Don’t get me wrong, there is a historical tendency for people who don’t enjoy reading to be less educated, less informed, and what some may call ‘less cultured’. I accept that. But this is changing. In fact, it has changed. Some of the most interesting people I know don’t read, and the opposite, we all know, is certainly true.

Secondly, there is a lot of drivel that gets published, and read by many people, but so what? They enjoy it, so let them enjoy it. Not everything everyone reads needs to cause some sort of self-improvement.

And while we’re on the topic of books that can result in self-growth, I’d like to acknowledge the many people who read these books for the sake of having read them, just to casually mention at a later stage.

"Oh did you see the news last night?"

"Yes! Oh, sorry, I thought you said ’Did Ulysses’. I’ve just finished reading it and I like the way Joyce contrasts the…" etc etc.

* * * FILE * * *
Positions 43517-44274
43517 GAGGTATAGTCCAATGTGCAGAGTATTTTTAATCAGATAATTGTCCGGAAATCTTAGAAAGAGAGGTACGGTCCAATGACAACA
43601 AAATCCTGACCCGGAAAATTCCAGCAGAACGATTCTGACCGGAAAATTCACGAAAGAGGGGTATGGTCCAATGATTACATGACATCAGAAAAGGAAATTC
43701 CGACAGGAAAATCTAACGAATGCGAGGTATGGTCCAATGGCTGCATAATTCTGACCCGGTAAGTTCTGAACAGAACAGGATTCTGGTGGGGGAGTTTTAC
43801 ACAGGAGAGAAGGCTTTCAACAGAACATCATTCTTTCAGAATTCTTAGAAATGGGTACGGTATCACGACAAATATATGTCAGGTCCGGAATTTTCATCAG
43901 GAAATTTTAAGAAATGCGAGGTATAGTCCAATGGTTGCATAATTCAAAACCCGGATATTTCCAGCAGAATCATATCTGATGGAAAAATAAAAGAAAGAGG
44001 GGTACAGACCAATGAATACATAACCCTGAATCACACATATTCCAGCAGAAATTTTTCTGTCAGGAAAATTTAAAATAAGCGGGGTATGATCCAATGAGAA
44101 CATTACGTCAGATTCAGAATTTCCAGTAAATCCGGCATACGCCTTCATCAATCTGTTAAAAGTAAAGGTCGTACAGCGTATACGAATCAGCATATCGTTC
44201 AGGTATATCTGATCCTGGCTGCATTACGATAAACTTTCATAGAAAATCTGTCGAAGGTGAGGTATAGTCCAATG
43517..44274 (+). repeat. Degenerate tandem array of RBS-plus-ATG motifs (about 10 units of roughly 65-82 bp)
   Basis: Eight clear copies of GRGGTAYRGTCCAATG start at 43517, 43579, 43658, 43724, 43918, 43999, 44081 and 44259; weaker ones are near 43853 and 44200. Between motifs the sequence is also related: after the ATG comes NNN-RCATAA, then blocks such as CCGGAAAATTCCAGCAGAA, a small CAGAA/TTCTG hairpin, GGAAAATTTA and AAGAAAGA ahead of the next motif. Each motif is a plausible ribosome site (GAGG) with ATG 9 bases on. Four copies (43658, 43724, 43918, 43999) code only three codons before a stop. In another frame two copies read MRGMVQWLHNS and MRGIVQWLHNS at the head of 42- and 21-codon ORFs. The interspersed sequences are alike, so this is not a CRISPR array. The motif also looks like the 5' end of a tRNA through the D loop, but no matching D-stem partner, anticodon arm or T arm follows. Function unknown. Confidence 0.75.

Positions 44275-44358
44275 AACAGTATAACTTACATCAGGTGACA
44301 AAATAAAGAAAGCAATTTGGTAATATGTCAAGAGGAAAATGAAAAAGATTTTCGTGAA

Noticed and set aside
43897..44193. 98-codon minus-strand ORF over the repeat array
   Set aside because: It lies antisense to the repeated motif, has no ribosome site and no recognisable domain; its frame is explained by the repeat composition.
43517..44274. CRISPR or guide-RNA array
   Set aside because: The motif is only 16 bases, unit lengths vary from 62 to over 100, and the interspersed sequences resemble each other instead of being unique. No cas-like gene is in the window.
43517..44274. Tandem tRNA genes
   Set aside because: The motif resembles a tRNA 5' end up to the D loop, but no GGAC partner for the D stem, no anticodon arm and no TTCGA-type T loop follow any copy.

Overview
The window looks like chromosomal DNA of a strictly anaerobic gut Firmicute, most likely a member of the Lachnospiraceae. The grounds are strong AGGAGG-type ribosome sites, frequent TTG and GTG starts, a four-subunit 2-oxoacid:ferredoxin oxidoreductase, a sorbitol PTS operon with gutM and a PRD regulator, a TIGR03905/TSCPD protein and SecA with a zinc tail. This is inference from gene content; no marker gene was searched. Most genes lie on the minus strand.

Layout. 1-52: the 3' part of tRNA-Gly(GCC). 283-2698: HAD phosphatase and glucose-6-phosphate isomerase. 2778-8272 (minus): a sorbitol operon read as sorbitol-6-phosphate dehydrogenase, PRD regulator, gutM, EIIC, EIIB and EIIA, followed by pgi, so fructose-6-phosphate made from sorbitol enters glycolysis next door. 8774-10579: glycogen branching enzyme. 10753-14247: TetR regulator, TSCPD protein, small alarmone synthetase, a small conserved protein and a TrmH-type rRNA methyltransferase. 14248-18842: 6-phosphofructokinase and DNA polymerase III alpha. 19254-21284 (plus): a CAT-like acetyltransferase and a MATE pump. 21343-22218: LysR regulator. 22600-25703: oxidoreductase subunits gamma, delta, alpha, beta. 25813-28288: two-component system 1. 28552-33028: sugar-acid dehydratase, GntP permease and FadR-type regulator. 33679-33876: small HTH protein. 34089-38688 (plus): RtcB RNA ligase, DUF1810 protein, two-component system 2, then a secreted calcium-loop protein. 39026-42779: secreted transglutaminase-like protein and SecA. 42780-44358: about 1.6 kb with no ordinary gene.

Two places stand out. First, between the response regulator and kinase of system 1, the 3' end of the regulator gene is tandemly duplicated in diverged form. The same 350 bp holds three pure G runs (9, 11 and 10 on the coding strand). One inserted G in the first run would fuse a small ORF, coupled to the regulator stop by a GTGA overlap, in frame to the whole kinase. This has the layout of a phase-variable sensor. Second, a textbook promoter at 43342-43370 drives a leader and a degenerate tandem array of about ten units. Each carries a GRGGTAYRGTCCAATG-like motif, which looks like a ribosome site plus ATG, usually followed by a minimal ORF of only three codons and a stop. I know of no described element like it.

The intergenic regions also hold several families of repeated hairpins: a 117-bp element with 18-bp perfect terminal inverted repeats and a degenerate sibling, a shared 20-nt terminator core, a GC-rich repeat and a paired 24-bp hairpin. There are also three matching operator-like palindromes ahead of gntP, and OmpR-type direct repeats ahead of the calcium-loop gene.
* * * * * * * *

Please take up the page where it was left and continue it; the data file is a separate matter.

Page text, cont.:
Just so you know, very few people care. Stop it. You’ll still find love. Somewhere. I think.

Last is an issue that’s bugged me longer than the rest. It’s an issue that is prevalent amongst the type of blogs and films against which I normally direct my blogging odium, but predates that pretentious drivel to an idea pertinaciously fed to me during my upbringing, which I’ve refused to accept. You see, I don’t believe in ‘The Classics’.

I refuse to believe some books are extraordinary purely because I’ve been told so, as parents, teachers and some friends have expected me to. While I haven’t read them all, there are certain books amongst the oft-cited canon of ‘The Classics’ that I found to be very much just fine (and if you’re thinking about words like ‘fine’, you might be interested in another post of mine: http://whattheghoti.tumblr.com/post/60743158994/lets-all-calm-down).